In a sense, that poster doesn’t lie: everyone was talking about Citizen Kane. In another, more accurate sense, that poster does lie: not everyone was joining in that “It’s terrific!” chorus.
I hadn’t known, until Open Culture told me earlier today, that Sartre and Borges numbered among Kane’s more outspoken critics. Sartre reviewed the film in 1945, meaning he took four years even to bother seeing it. His is a damning appraisal not just of the movie but—kind of toothlessly—the whole United States cinema culture:
Kane might have been interesting for the Americans, [but] it is completely passé for us, because the whole film is based on a misconception of what cinema is all about. The film is in the past tense, whereas we all know that cinema has got to be in the present tense. ‘I am the man who is kissing, I am the girl who is being kissed, I am the Indian who is being pursued, I am the man pursuing the Indian.’ And film in the past tense is the antithesis of cinema. Therefore Citizen Kane is not cinema.
Not exactly an open-and-shut syllogism, but that’s in keeping with the Continental tradition, I guess.
Borges reviewed Citizen Kane in 1941—in fact, he reviewed many a film in his day, among them King Kong, The Petrified Forest, and Sabotage (the 1936 classic, not the 2014 Arnold Schwarzenegger vehicle). Many of these can be found in his Collected Nonfictions. As the translation below attests, his review of Kane is typically well observed, though he’s kind of hard on Rosebud, and we can now say, from the vantage of more than fifty years, that he was dead wrong about the whole endurance thing:
AN OVERWHELMING FILM
Citizen Kane (called The Citizen in Argentina) has at least two plots. The first, pointlessly banal, attempts to milk applause from dimwits: a vain millionaire collects statues, gardens, palaces, swimming pools, diamonds, cars, libraries, man and women. Like an earlier collector (whose observations are usually ascribed to the Holy Ghost), he discovers that this cornucopia of miscellany is a vanity of vanities: all is vanity. At the point of death, he yearns for one single thing in the universe, the humble sled he played with as a child!
The second plot is far superior. It links the Koheleth to the memory of another nihilist, Franz Kafka. A kind of metaphysical detective story, its subject (both psychological and allegorical) is the investigation of a man’s inner self, through the works he has wrought, the words he has spoken, the many lives he has ruined. The same technique was used by Joseph Conrad in Chance (1914) and in that beautiful film The Power and the Glory: a rhapsody of miscellaneous scenes without chronological order. Overwhelmingly, endlessly, Orson Welles shows fragments of the life of the man, Charles Foster Kane, and invites us to combine them and to reconstruct him.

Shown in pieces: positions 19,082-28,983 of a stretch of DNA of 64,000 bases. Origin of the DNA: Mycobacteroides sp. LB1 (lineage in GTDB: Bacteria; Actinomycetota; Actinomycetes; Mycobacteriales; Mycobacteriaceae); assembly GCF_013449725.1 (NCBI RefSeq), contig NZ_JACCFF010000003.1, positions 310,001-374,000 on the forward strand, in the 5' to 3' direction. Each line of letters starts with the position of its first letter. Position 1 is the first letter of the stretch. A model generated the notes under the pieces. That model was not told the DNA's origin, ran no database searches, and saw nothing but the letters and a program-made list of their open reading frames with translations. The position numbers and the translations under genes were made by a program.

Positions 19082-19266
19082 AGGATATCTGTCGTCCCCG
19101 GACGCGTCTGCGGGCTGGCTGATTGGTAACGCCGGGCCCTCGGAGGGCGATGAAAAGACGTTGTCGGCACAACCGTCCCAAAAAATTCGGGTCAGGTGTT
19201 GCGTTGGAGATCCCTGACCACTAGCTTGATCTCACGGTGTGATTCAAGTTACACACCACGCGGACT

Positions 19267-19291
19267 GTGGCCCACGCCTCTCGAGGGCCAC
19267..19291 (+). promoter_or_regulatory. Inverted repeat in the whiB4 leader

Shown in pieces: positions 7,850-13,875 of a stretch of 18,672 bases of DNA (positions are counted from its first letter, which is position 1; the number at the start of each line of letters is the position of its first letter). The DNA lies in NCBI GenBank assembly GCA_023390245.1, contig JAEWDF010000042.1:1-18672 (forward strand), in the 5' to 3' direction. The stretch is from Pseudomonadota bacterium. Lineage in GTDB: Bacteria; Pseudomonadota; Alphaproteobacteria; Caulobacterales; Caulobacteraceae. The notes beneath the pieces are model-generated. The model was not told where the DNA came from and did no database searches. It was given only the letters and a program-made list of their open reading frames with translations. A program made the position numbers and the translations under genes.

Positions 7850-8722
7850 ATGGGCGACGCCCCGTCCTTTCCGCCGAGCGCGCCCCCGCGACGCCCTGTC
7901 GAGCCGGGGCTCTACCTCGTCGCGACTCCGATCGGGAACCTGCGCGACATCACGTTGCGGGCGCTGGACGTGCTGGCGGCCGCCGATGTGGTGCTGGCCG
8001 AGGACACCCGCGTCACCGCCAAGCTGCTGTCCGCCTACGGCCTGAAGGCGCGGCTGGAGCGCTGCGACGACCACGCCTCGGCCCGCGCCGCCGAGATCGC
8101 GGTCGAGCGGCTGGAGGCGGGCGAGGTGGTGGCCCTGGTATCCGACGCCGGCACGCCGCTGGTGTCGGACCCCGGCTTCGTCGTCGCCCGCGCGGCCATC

Form of multiplicity and incongruity abound in the film: the first scenes record the treasures amassed by Kane; in one of the last, a poor woman, luxuriant and suffering, plays with an enormous jigsaw puzzle on the floor of a palace that is also a museum. At the end we realize that the fragments are not governed by any secret unity: the detested Charles Foster Kane is a simulacrum, a chaos of appearances. (A possible corollary, foreseen by David Hume, Ernst Mach, and our own Macedonio Fernandez: no man knows who he is, no man is anyone.) In a story by Chesterton—“The Head of Caesar,” I think—the hero observes that nothing is so frightening as a labyrinth with no center. This film is precisely that labyrinth.
We all know that a party, a palace, a great undertaking, a lunch for writers and journalists, an atmosphere of cordial and spontaneous camaraderie, are essentially horrendous. Citizen Kane is the first film to show such things with an awareness of this truth.
The production is, in general, worthy of its vast subject. The cinematography has a striking depth, and there are shots whose farthest planes (like Pre-Raphaelite paintings) are as precise and detailed as the close-ups. I venture to guess, nonetheless, that Citizen Kane will endure as a certain Griffith or Pudovkin films have “endured”—films whose historical value is undeniable but which no one cares to see again. It is too gigantic, pedantic, tedious. It is not intelligent, though it is the work of genius—in the most nocturnal and Germanic sense of that bad word.
“This is a labyrinth of a movie with no way out,” Welles later said in response. “Borges is half-blind. Never forget that. But you know, I could take it that he and Sartre simply hated Kane. In their minds, they were seeing—and attacking—something else. It’s them, not my work.”
Whatever gets you through the night, Orson.